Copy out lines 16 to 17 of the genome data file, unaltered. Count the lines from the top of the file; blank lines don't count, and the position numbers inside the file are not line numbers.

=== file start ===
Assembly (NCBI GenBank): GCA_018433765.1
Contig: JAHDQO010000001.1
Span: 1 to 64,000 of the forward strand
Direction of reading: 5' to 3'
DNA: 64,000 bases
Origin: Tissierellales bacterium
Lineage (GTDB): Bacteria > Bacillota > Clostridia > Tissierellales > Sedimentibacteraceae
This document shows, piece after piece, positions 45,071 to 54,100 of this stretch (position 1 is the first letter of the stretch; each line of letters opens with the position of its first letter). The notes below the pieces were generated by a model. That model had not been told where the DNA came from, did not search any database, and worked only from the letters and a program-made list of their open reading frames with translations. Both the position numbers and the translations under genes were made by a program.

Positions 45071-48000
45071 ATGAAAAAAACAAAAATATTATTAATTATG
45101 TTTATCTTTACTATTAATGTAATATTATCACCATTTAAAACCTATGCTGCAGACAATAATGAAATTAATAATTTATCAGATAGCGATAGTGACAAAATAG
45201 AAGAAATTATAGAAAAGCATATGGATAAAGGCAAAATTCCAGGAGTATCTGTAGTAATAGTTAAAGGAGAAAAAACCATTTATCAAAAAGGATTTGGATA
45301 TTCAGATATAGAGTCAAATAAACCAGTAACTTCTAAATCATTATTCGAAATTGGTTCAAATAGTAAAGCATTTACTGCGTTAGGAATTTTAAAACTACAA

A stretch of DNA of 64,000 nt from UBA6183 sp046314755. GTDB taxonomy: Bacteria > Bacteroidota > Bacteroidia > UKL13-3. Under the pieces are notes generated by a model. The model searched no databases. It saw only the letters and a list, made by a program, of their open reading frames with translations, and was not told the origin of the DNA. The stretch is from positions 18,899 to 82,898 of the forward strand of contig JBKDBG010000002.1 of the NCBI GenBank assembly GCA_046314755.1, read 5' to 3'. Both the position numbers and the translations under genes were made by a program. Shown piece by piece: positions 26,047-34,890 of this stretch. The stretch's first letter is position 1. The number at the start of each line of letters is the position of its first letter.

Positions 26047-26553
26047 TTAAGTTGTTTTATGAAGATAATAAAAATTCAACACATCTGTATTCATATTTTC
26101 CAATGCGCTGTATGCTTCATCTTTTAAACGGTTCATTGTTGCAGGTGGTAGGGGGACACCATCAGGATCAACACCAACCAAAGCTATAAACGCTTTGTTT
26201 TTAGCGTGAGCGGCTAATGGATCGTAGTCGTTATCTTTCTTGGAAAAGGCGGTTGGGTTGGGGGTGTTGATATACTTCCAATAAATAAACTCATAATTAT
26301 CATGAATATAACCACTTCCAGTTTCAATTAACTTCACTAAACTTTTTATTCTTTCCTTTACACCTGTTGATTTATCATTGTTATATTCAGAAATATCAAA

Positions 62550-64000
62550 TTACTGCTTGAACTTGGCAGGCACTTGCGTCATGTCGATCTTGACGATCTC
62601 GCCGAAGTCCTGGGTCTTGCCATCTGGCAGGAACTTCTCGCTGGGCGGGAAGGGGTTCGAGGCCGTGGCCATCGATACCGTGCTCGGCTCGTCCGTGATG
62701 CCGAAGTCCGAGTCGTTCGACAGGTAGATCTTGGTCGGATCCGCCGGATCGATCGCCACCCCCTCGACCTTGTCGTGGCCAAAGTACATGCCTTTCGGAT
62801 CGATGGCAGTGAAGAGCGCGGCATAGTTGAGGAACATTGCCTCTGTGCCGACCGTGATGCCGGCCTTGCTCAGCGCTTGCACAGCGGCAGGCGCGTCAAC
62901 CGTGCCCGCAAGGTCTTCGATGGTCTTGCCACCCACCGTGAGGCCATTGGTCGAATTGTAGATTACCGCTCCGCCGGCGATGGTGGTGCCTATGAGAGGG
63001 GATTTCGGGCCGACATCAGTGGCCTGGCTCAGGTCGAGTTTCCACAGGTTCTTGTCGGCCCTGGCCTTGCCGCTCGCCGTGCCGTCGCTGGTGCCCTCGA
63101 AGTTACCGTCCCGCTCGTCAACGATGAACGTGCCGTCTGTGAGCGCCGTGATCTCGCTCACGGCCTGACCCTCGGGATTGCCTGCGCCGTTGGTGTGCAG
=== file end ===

26047 TTAAGTTGTTTTATGAAGATAATAAAAATTCAACACATCTGTATTCATATTTTC
26101 CAATGCGCTGTATGCTTCATCTTTTAAACGGTTCATTGTTGCAGGTGGTAGGGGGACACCATCAGGATCAACACCAACCAAAGCTATAAACGCTTTGTTT